For those of us following the decades-long pursuit of the key figures in the genocide perpetrated in Rwanda in 1994, these past two weeks have brought a mix of jubilation and deep frustration. There were dramatic developments regarding two wanted fugitives who had fled the country and eluded justice for more than a quarter of a century.
The emotional roller coaster began Saturday, May 16 with the arrest in the Paris suburb Asniéres-sur-Seine of Félicien Kabuga, who had played a major role in the mass murder of hundreds of thousands of Tutsi Rwandans, along with a much smaller number of moderate Hutus. In 1997, Kabuga had been indicted on five counts of genocide and two counts of crimes against humanity by the International Criminal Tribunal for Rwanda (ICTR), which had also issued a warrant for his arrest that same year.
Kabuga, who was one of the richest men in Rwanda, was not accused of personally committing murder, but he played an extremely significant role in financing and implementing the genocide. Thus, for example, he was accused of organizing and funding the dreaded Interahamwe militia, which committed the majority of the murders. He also imported hundreds of thousands of the machetes used for these crimes, and transported them in the vehicles of his company. In addition, he was the owner of the RTLM radio station, which incited the Hutus by constantly referring to the Tutsi residents of Rwanda as “cockroaches,” and broadcast instructions to the marauding Hutu gangs where they could find Tutsis seeking shelter.
Six days after Kabuga’s arrest, there was important news regarding another of the Most Wanted suspects responsible for the genocide in Rwanda. According to a BBC report, the remains of Augustin Bizimana, former Rwandan minister of defense during the genocide, were found in a grave site in Pointe-Noire in Congo-Brazzaville. DNA tests confirmed his identity and investigators were able to establish that he died in August 2000, at the age of 46. Bizimana was alleged to be responsible for the murder of former Rwandan Prime Minister Agathe Uwilingiyimana, ten Belgian UN peacekeepers, and an unspecified number of Tutsi civilians in five Rwandan regions. He was indicted in 1998 by the ICTR on two counts of genocide, six counts of crimes against humanity, and five counts of war crimes.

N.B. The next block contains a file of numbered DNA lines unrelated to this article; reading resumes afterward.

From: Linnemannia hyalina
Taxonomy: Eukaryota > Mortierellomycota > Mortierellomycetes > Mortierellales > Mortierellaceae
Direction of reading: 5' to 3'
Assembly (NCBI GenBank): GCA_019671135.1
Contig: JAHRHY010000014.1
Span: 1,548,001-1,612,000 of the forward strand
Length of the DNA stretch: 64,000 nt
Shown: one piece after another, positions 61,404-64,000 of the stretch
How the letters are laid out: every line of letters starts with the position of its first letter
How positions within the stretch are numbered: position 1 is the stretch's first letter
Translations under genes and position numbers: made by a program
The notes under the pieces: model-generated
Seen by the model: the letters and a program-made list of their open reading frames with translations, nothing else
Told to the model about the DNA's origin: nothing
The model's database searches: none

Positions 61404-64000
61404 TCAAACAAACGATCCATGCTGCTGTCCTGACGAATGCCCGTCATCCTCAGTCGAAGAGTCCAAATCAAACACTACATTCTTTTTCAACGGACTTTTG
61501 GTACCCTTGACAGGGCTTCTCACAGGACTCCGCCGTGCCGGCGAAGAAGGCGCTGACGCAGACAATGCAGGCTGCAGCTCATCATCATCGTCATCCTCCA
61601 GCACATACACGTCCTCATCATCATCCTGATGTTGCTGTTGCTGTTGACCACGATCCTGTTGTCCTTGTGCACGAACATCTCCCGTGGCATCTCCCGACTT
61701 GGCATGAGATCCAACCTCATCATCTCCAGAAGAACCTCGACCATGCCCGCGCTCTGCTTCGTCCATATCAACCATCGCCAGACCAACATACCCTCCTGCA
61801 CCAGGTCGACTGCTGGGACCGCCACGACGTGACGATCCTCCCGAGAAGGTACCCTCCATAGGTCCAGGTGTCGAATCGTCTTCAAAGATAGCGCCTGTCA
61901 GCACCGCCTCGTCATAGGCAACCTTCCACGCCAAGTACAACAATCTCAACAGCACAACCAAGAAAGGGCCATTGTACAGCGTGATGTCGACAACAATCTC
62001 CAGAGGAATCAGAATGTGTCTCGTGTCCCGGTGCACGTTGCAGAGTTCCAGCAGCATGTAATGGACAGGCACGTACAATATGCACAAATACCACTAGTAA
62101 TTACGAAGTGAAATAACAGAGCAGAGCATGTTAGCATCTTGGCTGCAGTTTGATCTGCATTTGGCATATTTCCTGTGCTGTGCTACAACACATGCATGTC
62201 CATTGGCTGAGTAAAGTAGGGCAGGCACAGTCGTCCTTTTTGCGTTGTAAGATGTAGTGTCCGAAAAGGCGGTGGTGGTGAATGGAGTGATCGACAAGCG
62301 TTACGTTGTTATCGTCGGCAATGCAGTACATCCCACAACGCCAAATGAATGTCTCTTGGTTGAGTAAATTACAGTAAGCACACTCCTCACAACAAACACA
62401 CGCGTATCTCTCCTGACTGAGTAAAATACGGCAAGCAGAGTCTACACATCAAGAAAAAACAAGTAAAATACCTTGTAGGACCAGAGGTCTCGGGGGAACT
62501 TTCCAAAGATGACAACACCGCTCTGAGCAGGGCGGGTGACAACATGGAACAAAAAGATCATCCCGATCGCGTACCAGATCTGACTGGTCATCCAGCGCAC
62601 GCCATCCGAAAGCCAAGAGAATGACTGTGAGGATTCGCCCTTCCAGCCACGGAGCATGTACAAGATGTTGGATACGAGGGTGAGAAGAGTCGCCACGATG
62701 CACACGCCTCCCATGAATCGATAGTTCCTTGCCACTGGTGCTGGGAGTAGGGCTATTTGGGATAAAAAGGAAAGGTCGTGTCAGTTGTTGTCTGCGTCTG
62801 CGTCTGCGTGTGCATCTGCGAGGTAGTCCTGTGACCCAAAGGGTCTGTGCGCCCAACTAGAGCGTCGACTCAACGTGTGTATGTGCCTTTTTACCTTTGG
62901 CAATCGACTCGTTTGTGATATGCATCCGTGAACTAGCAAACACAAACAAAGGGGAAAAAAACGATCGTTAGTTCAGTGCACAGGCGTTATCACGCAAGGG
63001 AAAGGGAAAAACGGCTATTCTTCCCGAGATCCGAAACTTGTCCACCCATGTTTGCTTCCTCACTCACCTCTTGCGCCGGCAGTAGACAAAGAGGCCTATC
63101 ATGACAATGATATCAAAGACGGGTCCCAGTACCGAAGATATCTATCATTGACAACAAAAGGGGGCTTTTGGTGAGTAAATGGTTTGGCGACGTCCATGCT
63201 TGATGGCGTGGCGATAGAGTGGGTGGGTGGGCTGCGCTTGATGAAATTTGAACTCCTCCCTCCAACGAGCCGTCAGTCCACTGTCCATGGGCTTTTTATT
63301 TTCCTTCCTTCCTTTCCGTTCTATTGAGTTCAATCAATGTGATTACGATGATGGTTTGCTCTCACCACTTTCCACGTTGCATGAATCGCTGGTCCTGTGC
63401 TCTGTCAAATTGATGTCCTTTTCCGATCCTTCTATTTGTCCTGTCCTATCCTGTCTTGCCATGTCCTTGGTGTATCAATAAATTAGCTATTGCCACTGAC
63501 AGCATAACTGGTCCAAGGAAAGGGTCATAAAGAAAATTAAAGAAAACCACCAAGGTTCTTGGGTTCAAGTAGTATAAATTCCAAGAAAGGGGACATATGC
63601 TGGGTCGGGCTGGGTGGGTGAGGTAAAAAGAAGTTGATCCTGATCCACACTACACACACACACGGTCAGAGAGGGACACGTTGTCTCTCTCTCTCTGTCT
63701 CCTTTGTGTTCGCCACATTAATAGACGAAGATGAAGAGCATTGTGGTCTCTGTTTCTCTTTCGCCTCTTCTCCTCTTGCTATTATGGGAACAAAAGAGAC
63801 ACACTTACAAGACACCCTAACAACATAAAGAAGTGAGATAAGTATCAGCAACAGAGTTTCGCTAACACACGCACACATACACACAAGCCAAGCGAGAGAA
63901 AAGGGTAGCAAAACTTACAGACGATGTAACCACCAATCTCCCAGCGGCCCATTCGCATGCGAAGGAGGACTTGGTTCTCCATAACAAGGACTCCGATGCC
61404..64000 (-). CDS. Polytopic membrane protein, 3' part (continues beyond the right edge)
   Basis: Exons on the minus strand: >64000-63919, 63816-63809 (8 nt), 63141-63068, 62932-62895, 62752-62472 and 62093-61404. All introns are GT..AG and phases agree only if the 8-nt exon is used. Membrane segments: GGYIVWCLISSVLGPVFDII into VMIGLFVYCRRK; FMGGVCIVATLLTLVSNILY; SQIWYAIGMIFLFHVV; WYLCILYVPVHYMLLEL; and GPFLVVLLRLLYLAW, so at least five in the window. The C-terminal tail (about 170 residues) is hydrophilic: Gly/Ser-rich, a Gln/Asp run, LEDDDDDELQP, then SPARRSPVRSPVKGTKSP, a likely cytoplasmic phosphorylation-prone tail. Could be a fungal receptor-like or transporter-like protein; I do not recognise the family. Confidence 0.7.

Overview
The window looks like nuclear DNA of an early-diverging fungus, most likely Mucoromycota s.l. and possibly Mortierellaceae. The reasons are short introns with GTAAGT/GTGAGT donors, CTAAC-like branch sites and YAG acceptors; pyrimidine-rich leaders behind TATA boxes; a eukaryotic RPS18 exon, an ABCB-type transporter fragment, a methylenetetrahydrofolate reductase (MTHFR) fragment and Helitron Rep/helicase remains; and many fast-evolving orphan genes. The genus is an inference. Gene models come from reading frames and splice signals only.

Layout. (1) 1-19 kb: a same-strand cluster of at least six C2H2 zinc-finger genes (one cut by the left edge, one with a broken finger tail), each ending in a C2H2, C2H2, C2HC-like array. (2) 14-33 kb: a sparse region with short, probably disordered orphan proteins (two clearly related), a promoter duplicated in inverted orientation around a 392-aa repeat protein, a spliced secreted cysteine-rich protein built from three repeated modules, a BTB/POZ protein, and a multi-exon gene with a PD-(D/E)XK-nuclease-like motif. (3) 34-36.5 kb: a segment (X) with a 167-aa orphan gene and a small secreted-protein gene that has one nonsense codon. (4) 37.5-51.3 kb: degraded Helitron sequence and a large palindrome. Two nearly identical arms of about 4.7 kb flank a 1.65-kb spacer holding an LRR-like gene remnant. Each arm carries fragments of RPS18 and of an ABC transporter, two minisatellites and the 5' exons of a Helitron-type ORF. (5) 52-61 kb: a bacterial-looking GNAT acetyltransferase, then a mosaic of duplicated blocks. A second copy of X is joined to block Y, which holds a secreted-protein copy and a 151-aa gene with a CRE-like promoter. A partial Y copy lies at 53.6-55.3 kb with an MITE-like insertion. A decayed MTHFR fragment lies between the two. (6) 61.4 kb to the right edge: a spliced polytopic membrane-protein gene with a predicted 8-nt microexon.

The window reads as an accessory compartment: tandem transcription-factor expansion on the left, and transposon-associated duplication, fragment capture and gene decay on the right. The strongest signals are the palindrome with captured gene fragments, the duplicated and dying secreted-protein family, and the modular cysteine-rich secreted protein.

These news reports aroused some meaningful personal memories. Although I had not been involved in these specific cases, I had been invited to Rwanda twice in the aftermath of the genocide, once to participate in a conference on justice, commemoration, and the rehabilitation of survivors, and a second time to advise the government on how to facilitate the efforts to maximize the apprehension and conviction of the perpetrators, and especially those who had already managed to flee Rwanda.
On the second trip, I met with members of the Rwandan secret service, notably all enthusiastic young men, who were responsible for tracking down perpetrators. The first question they posed, even before I had said a word, was “So tell us how you captured Eichmann?”
As flattering as that was, I had to explain that as I was 12 years old when the Mossad captured Eichmann in 1960, I wasn’t able to contribute to that operation. But that somewhat naïve question made me realize what points I had to convey. The most important advice I could give them was twofold. First, I emphasized the essential necessity of creating political will in the countries that were harboring the escaped criminals. And second, I pointed out the significance of gathering as much evidence as soon as possible against the major perpetrators.
Although I did not remain in close contact with Rwanda for too long after these visits (a plan to open an office of the Simon Wiesenthal Center in Kigali, the Rwandan capital, unfortunately did not materialize), it was only natural that I was extremely happy when I read of Kabuga’s arrest, and saddened by the news that Bizimana had eluded justice.
And those two developments effectively emphasized the importance of delayed justice, which comes as a reminder of crimes committed decades ago, that can easily be forgotten, especially if they occurred elsewhere to other peoples.
In that respect, I also learned last week, that the trial in Hamburg of Stutthof guard Bruno Dey has been proceeding throughout the lockdown in Germany, contrary to what had been expected. That’s an important message that justice should be implemented not only in the cases of major criminals, but in those of their helpers as well.
Dr. Efraim Zuroff is the chief Nazi-hunter of the Simon Wiesenthal Center and the director of the Center’s Israel Office and Eastern European Affairs. He briefly served as an advisor to the Rwandan government in the aftermath of the genocide in Rwanda.